The debate in the British Guiana press in 1930 presaged some of the contemporary discussions on the advantages of oil discovery for Guyana.
In 1919 the Colonial Office (British) granted to Elliot Alves, the chairman of the Venezuelan Oil concession, the rights to found an oil industry in Guyana. Michael Swan, in British Guiana: The Land of Six Peoples, referenced the early conjecture in Guyana that oil might be found in the North West district. In 1940-41 a company called Trinidad Leaseholds Ltd made a survey for oil in the area between Demerara and Corentyne but with no success. Swan concluded that it was “unlikely that oil will be found in the colony because the greater portion of British Guiana is composed of rock which was formed by extremely high temperatures so that any original organic materials held in these rocks would have been destroyed.”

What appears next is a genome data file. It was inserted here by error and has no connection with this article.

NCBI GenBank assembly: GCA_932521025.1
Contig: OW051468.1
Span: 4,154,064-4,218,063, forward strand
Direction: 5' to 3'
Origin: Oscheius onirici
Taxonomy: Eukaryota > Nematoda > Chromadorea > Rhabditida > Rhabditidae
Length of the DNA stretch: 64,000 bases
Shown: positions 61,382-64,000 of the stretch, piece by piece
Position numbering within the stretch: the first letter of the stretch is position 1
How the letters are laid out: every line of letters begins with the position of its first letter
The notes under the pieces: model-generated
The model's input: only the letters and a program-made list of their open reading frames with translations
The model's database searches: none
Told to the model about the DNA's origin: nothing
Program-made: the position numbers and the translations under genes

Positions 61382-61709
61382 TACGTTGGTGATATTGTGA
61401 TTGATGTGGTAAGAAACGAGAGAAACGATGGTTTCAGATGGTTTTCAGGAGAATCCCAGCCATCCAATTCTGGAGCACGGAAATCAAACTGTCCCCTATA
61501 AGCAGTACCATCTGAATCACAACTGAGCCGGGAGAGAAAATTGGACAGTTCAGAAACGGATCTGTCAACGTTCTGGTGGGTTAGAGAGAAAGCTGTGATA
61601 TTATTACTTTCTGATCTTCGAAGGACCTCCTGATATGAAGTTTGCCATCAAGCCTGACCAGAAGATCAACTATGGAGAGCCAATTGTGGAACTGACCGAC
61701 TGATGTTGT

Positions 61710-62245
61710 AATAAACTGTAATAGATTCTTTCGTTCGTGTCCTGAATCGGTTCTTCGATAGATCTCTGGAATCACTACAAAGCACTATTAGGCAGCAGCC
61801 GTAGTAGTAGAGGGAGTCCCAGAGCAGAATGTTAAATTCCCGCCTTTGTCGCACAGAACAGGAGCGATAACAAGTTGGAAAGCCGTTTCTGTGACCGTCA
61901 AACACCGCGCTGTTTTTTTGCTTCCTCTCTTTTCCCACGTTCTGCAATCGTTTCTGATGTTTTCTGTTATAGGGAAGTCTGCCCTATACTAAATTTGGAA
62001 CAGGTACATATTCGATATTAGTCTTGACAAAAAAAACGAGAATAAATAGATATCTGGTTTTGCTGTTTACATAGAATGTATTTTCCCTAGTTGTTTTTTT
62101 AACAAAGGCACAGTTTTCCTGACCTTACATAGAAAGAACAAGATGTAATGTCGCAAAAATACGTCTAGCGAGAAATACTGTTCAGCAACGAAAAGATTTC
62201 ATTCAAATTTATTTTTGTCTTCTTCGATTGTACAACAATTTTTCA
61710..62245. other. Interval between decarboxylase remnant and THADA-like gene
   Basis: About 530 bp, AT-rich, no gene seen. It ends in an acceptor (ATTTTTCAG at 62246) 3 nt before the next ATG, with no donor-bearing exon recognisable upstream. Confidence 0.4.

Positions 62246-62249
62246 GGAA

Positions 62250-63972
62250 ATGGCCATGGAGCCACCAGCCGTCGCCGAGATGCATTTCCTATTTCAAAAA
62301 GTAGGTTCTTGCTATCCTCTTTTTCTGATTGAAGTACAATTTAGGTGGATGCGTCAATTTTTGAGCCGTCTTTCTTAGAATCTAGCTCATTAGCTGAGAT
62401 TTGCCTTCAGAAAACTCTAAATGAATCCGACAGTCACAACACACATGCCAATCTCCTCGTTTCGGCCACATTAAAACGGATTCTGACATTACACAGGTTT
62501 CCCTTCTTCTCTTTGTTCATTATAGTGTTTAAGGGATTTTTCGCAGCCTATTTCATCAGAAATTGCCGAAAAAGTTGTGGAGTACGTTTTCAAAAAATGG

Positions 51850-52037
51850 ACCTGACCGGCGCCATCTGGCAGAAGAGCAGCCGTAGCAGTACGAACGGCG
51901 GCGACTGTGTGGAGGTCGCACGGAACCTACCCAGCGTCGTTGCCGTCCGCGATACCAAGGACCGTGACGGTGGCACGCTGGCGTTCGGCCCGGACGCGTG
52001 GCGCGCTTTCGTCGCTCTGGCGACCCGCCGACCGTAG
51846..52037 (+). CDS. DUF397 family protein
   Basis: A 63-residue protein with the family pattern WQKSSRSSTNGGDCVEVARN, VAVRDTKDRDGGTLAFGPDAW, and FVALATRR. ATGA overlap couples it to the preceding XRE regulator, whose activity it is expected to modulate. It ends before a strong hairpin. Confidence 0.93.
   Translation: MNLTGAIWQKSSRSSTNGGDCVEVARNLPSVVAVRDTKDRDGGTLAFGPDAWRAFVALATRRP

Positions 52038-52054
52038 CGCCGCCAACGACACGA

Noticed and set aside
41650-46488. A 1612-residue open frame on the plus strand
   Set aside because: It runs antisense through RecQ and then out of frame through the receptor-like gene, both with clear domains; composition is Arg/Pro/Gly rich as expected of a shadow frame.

But the search did not end there. In the 1950s there was a flurry of requests to search for and drill for oil, mostly in coastal Guyana.
The British White Paper of 1953 suggested that Gulf Oil Corporation “withdrew their application for an exploration licence” while Panhandle Oil Canada
Limited had abandoned “further exploration pending the clarification of the political situation.” The political situation of course was a reference to the election of the PPP government in the same year and the resulting political upheaval over the suspension of the Constitution by the British government.
The McBride Oil & Gas (Texas Company) sought and received a concession to explore for oil along the coast and offshore in 1954.